Storms provide educational opportunity

Storms provide educational opportunity
Kays Hall (Source: KAIT-TV)
Kays Hall (Source: KAIT-TV)

JONESBORO, AR (KAIT) - Dean Street in front of Kays Hall looked like a river Wednesday night. Thursday the sun came out, the road dried up and the water was gone.

However, a substantial amount of the storm water seeped into the front of the building.

"Just like in various neighborhoods around Jonesboro and Craighead County and Northeast Arkansas, there are low spots,"  Executive Director of Marketing and Communications at A-State Bill Smith said. "When the rain comes too fast to drain off it simply can't escape. And on our campus this and a couple of other areas are like that. We've had some of our facilities management folks out this morning working in other lobbies, not just this one. A couple of other buildings on campus that have a slope running towards their front door or some other catchment that allows water to linger. So, we've had to be running the water vacuums in a couple of places but we have no substantial damage. There's no need to bring in any extra folks to handle the task. This was as routine as an extreme rain event could be."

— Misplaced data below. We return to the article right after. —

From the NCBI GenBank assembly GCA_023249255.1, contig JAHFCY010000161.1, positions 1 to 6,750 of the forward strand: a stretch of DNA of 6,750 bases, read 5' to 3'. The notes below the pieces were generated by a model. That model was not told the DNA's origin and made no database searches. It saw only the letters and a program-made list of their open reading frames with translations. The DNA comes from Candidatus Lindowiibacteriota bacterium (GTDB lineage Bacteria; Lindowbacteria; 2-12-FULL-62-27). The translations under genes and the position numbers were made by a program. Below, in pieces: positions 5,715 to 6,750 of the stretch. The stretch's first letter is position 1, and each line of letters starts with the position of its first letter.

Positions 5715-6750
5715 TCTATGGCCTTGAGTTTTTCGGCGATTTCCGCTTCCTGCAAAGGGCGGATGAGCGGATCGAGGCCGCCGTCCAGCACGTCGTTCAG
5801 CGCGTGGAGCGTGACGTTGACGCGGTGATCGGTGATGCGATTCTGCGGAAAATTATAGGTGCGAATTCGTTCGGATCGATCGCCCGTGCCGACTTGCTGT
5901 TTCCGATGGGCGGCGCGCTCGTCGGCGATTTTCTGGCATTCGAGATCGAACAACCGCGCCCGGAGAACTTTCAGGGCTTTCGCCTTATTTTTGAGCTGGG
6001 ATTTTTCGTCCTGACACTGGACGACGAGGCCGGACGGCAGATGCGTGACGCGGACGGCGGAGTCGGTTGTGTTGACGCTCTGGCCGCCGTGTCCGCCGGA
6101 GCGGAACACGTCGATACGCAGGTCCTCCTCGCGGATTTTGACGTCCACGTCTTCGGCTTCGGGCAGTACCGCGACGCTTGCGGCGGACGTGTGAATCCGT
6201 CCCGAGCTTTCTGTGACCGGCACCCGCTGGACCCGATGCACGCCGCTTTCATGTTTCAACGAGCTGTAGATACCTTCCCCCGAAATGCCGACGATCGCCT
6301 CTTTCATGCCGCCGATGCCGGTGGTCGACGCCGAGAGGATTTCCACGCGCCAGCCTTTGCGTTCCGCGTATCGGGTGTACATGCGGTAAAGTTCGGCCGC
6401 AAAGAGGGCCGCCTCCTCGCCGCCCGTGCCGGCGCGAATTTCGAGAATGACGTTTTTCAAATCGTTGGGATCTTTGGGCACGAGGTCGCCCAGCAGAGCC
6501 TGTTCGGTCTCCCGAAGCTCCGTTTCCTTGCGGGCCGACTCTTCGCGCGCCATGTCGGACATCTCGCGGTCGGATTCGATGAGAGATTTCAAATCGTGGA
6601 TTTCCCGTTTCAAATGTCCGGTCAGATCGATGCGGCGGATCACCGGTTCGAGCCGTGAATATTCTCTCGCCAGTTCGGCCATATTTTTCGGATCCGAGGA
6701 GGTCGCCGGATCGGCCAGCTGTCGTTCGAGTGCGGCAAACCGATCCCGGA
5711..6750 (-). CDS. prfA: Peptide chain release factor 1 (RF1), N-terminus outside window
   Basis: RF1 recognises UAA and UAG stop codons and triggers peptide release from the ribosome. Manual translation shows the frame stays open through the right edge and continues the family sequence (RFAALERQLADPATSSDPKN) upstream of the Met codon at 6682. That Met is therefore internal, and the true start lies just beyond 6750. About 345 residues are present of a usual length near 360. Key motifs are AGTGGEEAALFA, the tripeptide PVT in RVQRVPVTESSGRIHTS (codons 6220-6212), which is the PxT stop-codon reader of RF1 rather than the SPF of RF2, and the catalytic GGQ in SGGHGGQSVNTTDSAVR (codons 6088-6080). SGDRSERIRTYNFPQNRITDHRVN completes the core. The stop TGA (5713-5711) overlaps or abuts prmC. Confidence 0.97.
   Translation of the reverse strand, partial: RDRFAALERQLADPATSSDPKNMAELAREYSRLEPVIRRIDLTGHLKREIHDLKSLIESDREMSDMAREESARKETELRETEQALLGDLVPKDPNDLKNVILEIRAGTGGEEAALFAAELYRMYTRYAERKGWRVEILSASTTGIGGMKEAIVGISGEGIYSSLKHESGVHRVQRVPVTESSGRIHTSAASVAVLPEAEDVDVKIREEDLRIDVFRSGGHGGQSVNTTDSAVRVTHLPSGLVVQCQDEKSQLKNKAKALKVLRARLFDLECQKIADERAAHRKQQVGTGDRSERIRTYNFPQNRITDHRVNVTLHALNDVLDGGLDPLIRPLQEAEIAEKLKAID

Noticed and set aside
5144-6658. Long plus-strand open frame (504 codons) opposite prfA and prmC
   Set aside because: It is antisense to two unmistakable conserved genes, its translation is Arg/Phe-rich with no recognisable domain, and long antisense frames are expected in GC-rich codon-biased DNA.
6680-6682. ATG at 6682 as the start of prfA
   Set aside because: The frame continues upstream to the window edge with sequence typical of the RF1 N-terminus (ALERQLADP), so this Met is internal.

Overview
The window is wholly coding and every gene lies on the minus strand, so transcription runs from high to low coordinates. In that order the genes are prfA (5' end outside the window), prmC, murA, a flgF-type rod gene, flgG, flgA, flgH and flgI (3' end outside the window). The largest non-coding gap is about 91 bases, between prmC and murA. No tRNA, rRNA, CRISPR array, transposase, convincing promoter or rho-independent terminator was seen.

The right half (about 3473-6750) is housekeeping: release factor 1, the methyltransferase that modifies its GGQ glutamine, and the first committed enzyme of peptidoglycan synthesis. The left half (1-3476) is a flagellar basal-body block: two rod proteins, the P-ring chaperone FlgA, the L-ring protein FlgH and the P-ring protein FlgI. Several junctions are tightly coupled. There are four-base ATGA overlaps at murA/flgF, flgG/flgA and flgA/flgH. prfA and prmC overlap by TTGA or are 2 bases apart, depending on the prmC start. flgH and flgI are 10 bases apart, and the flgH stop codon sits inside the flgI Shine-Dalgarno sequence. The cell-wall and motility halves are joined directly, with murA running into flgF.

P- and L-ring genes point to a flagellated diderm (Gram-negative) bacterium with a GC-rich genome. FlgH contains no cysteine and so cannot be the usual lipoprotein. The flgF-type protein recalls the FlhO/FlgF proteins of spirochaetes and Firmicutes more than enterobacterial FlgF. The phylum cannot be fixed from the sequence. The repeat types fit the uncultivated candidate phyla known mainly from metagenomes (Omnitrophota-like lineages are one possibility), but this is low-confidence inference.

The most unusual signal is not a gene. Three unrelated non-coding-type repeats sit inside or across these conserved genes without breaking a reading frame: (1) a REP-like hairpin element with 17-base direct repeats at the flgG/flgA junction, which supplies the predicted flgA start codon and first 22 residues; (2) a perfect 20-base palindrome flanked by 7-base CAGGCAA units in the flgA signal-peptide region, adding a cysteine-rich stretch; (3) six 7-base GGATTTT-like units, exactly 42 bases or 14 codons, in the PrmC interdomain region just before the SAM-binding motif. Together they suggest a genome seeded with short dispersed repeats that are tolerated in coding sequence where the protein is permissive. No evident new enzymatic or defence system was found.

Smith said what was most surprising was a piece of video found online.

"We probably had about two steps worth of water in here,"  Smith said. "But as everyone's seen the video that has gone viral nationwide, the student that was splashing his way back and forth kind of made it appear to be much deeper than it was."

That video is of a student pretending to swim in the water.

Smith said his greatest cause for concern was the students' safety.

He said they're taking this incident and turning it into an opportunity to educate their students about safety.

"In a space like this you have electrical lines that if they go under water, your stepping into water that could be live," Smith said. "And that's a case with any storm. It could be a power line that's gone down and that electricity carries along in the water that's along the ground."

But that's not the only concern.

"Being in that storm runoff water can be fairly dangerous," Smith said. "Because you really don't know what's in the water. Where is that water runoff from? Did it run through a sewer by any chance? Has it run through a storm drain that has had a lot of mold and bacteria building up in it as it just grows in between storms and that's now washed out and is what you're in? You have to worry about that there will be some chemicals in there and some highly antibiotic resistant microbes in there. You've seen those stories about people that have gotten an infection that has turned into something very dramatic because they had been in storm water or runoff water or basically dirty water."

Smith said there was no damage to Kays Hall or any other building on campus that had water in it.

He said their main concern is the safety and education of their students, whom they are now making aware of the dangers to being in this kind of water.

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